In 1994, I traveled to Texas to write about George W. Bush’s challenge to incumbent Gov. Ann Richards, and stopped by the Austin office of Bush’s confidante and consultant, Karl Rove.
Rove was happy to talk about the governor’s race, but what he really wanted to show me, a political writer who covered races across the South, was the ad he’d just cut for Perry Hooper, a Republican candidate for the Alabama Supreme Court.
They have tough ads in Alabama, but nothing like this had ever been seen in a judicial race. An actor portrayed a lawyer with a thick Southern accent, questioning Democratic incumbent Judge Sonny Hornsby over the phone about a campaign contribution request he’d received while he had a case before the court. Rove positively beamed when he showed me the tape.
This is a long way to get around to talking about what everybody else is talking about, but many threads connect the Brett Kavanaugh nomination battle and last week’s Senate hearings with that moment years ago.
Bush’s victory over Richards that year was his first long step toward the White House, where Rove and Kavanaugh worked together on a number of issues. Last week, former President Bush was making calls to senators on Kavanaugh’s behalf. The governor’s race masterminded by Rove also cemented to this day the GOP’s lock on the Texas governorship.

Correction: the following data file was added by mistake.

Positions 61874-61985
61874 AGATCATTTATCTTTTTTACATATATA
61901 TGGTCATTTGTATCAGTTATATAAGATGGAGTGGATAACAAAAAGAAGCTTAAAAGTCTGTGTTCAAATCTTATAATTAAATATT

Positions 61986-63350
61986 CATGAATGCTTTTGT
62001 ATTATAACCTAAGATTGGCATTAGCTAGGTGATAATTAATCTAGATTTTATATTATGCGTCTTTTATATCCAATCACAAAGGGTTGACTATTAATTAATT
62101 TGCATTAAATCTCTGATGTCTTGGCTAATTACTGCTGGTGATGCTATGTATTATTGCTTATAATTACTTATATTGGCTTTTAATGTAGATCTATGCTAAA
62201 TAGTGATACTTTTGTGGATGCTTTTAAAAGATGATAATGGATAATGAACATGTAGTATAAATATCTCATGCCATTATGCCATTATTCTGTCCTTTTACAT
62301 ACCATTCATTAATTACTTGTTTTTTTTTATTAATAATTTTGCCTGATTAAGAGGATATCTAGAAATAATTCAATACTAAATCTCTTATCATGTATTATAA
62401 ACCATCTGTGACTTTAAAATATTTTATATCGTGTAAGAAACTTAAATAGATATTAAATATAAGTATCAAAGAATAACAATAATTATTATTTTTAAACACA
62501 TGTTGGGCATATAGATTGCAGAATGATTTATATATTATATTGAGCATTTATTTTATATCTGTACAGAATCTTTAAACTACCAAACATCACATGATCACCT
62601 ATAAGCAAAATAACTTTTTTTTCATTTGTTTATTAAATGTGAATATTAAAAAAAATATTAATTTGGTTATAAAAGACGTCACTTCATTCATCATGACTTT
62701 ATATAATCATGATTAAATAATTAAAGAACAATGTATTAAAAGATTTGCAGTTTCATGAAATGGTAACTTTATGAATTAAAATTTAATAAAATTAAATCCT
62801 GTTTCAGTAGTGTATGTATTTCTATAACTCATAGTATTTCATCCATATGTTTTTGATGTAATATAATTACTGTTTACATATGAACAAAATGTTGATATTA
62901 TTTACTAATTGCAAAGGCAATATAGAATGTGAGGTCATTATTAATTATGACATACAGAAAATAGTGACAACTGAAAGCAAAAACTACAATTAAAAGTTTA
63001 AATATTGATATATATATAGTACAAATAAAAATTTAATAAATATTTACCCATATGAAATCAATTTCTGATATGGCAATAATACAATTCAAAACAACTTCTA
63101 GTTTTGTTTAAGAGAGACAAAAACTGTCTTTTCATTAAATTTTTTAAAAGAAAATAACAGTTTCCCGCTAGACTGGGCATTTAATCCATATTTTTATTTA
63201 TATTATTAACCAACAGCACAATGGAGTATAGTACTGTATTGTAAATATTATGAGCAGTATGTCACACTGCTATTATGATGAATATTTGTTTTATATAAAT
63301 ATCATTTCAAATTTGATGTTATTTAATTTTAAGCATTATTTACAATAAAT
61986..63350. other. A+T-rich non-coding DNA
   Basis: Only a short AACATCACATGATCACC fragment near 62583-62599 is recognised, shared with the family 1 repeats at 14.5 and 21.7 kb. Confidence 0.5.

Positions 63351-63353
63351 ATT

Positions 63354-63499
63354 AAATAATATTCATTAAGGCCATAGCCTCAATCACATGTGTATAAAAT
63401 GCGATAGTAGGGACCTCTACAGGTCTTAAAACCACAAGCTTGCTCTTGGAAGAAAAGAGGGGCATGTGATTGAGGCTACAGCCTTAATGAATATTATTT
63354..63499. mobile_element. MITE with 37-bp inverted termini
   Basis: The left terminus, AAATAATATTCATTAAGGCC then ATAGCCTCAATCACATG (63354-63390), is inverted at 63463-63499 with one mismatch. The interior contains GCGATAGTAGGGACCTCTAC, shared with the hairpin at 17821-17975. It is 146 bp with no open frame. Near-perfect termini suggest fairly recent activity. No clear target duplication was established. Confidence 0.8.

The race Rove ran for Hooper also had profound implications — in some ways it foreshadowed today’s politics even more than the one he ran for Bush.
In a sort of warmup for the 2000 presidential election, the judicial race came down to a handful of votes and an intensely disputed recount. It ultimately was decided in Hooper’s favor by the U.S. Supreme Court, nearly a year after the election.
Rove had previously run a…